• Understanding whether the identified expenses are being addressed with the available cash reserves and how long will the burn continue?
  • Understanding how much of the same can be funded through sales and what would be the additional impact on cost of acquisition. Can you replace the same with less cost and higher efficiency?
  • Planning for minimum sales required after hair-cut for possible inefficiencies, unsupportive market conditions. (Example: Assume a similar environment (new normal) continues for the next 12 months, consider 50% of realistic scenario to be the best-case scenario for 12 months and then plan for 25% hair-cut on the same)

Everyone, including the government, should be re-writing their business plan. The aggressive plans made pre-COVID will no longer be of use.

 

Refer to the earlier Maruti Suzuki example, where they made a sale of 86,000 crores in the last fiscal, and they are expected to fall short by at least 10% this year if they were to meet the same numbers. While they can reduce their expense with respect to their contract labourers; they would still have to bear the infrastructure, employee and marketing cost. They would also need to plan for 25% hair-cut of their current best-case to be prudent.

Prioritise for survival

Cost of labour is expected to shoot up. With the V-shaped recovery, businesses will have to pay more. 85% of the truck drivers have returned to their home towns, some have been retained by paying 20-30% more.

It is important to grade and rate the debtors. It is equally important to negotiate on the payables.

Several large corporates give big contracts to the SMEs but with 90-180 payment days. Companies must check their financials from the MCA website and negotiate better terms with them.

With high liquidity, the interest rates are bound to drop. Government schemes may offer relief. The time is ripe to negotiate better rates with banks. In this environment banks are now going to depend on cash flow rather than collateral.

It is important to sell your inventory at a discount or even forego the profit and sell at cost to enable sales to fund part of the expenses.

During the financial crisis of 2008-09, banks had stopped lending. Some of them still exceeded the previous year’s profit by focusing on collections. Similarly, businesses can use bill discounting facilities to ensure collections.

Understand how long your cash reserves will last and if there is a working capital facility that can address the cash crunch.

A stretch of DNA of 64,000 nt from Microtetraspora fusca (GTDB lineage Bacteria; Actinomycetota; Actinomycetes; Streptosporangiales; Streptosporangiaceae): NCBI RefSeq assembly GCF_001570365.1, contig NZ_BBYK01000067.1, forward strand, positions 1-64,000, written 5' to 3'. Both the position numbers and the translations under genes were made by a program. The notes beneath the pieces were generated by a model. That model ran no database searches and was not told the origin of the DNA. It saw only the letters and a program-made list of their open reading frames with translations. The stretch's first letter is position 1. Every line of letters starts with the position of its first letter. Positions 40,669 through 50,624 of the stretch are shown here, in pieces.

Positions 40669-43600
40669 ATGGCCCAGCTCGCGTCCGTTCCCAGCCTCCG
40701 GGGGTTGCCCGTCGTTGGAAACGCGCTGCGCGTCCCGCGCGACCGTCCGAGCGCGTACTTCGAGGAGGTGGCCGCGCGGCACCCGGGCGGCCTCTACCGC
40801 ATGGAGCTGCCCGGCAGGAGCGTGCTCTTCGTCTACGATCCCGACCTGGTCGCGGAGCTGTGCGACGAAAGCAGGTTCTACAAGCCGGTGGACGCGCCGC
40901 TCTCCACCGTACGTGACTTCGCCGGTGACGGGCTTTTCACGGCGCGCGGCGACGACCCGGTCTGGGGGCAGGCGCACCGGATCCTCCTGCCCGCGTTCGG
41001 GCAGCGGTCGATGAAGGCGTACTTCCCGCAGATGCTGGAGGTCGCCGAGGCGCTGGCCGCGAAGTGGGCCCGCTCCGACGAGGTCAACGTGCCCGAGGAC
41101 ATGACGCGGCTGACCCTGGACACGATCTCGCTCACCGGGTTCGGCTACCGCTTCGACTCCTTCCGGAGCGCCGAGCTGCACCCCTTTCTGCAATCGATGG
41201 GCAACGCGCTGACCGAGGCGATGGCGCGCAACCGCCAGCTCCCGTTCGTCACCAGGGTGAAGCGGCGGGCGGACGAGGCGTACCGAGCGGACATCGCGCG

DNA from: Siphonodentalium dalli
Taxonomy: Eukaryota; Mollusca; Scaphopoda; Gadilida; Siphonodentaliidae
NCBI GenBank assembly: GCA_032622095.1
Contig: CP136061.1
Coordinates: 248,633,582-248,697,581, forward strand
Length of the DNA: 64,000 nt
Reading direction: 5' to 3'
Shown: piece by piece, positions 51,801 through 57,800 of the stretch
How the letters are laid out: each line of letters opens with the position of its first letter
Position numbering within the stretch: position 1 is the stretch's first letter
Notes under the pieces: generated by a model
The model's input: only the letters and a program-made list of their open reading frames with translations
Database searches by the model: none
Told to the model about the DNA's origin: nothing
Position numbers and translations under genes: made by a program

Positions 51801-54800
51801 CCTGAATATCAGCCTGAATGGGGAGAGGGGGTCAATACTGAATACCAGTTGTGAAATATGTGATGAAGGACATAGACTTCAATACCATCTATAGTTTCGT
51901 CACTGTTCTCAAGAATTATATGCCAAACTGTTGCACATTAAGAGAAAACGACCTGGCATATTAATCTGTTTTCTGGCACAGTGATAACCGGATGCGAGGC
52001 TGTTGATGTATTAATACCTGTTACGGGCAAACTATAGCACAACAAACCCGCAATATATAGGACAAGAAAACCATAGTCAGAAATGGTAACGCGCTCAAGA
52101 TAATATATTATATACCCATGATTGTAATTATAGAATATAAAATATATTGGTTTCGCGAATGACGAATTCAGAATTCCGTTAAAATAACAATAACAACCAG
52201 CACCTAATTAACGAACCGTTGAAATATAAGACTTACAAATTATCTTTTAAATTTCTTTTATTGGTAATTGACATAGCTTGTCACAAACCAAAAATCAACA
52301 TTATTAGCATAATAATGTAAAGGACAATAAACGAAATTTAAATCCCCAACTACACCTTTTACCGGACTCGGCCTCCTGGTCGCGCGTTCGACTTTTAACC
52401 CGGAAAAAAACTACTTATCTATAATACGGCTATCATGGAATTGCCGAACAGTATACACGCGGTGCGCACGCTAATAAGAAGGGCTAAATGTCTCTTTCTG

Different audience, different views

As the going gets tough, expect investors to become tougher. Expect bankers and other investors to want a deeper understanding of the business cash-flow. The questions on debtors, creditors, inventory and non-productive investments are bound to be tougher.


Owners should critically evaluate their own performance w.r.t actual cash sales versus sales to understand risks in the business.

 

Cash flow statement

Cash Flow Statement is of utmost importance and needs to be prepared every month to gauge impact. We recommend that businesses concentrate on liquidity, solvency, and profitability. Liquidity will enable continuity; solvency will enhance trust and profitability will instill investor confidence. Now is not the time to make investments in plant and equipment or infrastructure.

 

Cash flow statement

Cash flow statement

Businesses need to remain highly focused on business continuity and getting their business plan right to remain solvent and move ahead of the curve. Being agile and responsive to this new normal will set the stage for tomorrow.

Also read: Managing cash flows during a period of crisis

We would love to hear from you

We would love to hear from you. Please write to take.advantage@wfglobal.org to share your thoughts or for any.

 

You can also reach out to Mathew Isac - Director, VentureBean Consulting at mathew@venturebean.com  or +91 9845452199 and Ramakrishnan V - President (Corporate Finance), VentureBean Consulting at ramakrishnan@venturebean.com  or +91 7411035211

 

Image source: shutterstock.com

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Disclaimer: The views and opinions expressed in this article are those of the author and do not necessarily reflect the views, official policy or position of GlobalLinker.

Posted by

Ramakrishnan Venkateswaran

Expert Advisor and Consultant for SMEs on the platform, specially to address queries on the impact of COVID-19 on business owners in India<br /><br /><br...